Travellers to the Shire often describe it as a land of gentle green hills and well-tilled fields. Most travellers, of course, trudge along the old Dwarven causeway or flit through its southern woodlands. Few venture into North Farthing to explore its spectacular high moors and deep dales. Here, land changes from soft chalk to hard limestone and rises steadily to a steep sill marking the northern boundary of the Shire. North farthing has many moods: it can be wild and windswept, or quietly tranquil. Silent and snowbound at Yule, or full of boisterous merrymaking at Mid-Lithe. It includes the finest scenery in the Shire, from limestone crags and caves to winding rivers and spectacular waterfalls. Stone-built villages sit amongst traditional farming landscapes of field barns, drystone walls and flower-rich hay meadows in the lower dales. Higher still are more isolated settlements, with upland ash and oak woodlands on the valley sides and moor top bog and heathland.
Life in North Farthing is tougher than elsewhere in the Shire. This is partly due to the lack of through trade, partly due to the scarcity of arable soil, and partly due to icy northern winds which can sweep in at any time. Hobbits here are proud of their resilience and have a strong community spirit. Of their drawbacks, they have a way of speaking their mind very plainly; you always know exactly where you are with them. However their most strong characteristic is their practicality. With enough time, the right tools, and an absence of interesting risk, a North Farthing hobbit can fettle just about anything (leastways enough to be going on with).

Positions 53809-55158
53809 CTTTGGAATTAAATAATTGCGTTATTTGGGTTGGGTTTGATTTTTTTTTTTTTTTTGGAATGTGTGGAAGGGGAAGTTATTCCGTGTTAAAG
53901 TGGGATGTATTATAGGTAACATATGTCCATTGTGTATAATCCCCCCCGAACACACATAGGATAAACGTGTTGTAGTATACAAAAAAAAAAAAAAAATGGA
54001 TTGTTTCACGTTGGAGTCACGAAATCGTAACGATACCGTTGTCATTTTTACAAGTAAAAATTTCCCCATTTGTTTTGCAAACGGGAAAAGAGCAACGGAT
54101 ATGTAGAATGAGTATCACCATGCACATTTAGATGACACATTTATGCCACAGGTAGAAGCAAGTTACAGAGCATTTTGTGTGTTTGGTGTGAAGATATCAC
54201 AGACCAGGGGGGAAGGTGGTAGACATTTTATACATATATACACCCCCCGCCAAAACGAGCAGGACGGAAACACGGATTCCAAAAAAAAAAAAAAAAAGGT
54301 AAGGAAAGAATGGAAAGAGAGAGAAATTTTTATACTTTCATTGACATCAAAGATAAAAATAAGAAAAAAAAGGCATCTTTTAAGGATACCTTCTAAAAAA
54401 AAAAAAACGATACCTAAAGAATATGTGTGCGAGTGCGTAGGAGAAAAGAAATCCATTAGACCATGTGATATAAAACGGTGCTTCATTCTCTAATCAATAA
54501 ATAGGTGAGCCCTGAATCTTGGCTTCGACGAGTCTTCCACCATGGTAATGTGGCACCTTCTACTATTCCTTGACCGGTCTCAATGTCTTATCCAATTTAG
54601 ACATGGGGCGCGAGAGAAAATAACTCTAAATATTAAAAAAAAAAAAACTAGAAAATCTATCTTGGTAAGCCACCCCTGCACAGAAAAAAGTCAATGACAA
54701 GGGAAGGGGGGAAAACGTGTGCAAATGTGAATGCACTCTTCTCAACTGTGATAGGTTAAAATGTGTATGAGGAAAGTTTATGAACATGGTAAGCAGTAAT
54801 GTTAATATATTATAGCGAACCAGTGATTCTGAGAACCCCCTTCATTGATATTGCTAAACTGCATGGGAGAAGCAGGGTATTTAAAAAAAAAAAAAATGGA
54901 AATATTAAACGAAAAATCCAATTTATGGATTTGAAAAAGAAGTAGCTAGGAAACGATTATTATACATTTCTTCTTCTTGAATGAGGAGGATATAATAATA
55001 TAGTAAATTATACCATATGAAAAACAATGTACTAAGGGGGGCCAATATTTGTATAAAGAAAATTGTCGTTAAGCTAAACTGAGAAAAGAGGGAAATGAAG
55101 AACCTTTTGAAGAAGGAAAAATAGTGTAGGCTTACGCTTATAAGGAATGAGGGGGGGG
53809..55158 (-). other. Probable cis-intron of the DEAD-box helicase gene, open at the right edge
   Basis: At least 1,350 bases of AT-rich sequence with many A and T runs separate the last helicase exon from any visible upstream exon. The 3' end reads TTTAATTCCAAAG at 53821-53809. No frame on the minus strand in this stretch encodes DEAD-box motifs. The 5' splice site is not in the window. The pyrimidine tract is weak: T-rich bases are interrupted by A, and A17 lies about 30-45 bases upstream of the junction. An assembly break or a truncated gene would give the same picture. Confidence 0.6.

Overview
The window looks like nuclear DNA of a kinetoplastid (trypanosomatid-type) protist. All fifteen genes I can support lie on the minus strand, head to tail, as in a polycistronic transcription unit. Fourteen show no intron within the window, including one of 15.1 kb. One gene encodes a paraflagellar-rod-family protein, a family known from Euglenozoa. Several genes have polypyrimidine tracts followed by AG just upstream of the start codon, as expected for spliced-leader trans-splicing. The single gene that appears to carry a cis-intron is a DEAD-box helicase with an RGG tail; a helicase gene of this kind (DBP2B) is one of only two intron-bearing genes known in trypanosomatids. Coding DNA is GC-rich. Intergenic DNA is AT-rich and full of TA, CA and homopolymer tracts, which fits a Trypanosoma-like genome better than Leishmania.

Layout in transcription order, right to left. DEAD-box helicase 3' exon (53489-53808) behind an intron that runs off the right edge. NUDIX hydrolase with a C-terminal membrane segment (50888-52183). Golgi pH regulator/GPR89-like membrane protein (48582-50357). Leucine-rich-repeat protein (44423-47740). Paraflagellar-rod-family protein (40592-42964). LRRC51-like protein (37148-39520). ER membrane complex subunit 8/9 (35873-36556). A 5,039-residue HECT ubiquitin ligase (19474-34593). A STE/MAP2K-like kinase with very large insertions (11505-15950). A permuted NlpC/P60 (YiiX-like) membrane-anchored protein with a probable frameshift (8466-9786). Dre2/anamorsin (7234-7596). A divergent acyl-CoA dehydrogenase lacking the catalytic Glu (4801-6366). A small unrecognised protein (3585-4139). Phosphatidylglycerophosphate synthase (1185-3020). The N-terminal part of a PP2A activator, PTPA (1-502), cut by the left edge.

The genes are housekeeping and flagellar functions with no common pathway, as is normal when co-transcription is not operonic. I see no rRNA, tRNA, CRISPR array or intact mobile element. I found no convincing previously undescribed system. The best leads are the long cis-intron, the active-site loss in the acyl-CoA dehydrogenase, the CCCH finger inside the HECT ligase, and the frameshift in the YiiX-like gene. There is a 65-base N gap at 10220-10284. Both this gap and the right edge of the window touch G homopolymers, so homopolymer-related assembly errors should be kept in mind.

Farming in North Farthing is deeply traditional and change is made cautiously, if at all. Pastures and arable land are worked in common by each community with fields planted with rye or wheat, oats or barley, or left fallow in a four year rotation rather than the three usual elsewhere. Naturally the brewing of ale is a speciality of the dales. However the main wealth of the farthing undoubtedly comes from its many flocks of sheep which are grazed on the high moors during summer. These Old Horndale sheep produce both good wool and good meat and, if you can catch ‘em, good milk. Cheese is a particular delicacy although not everyone is enamoured of the ‘cave ripened’ blue varieties. A small number of cattle are kept in the east of the farthing where they can be grazed in the Greenfield orchards during summer.
This saga takes place towards the end of the Third Age, over a number of years during the events described in the Red Book of Undertowers, but from a more reliable perspective than that narrated by the Mad Bagginses. This is what really happened…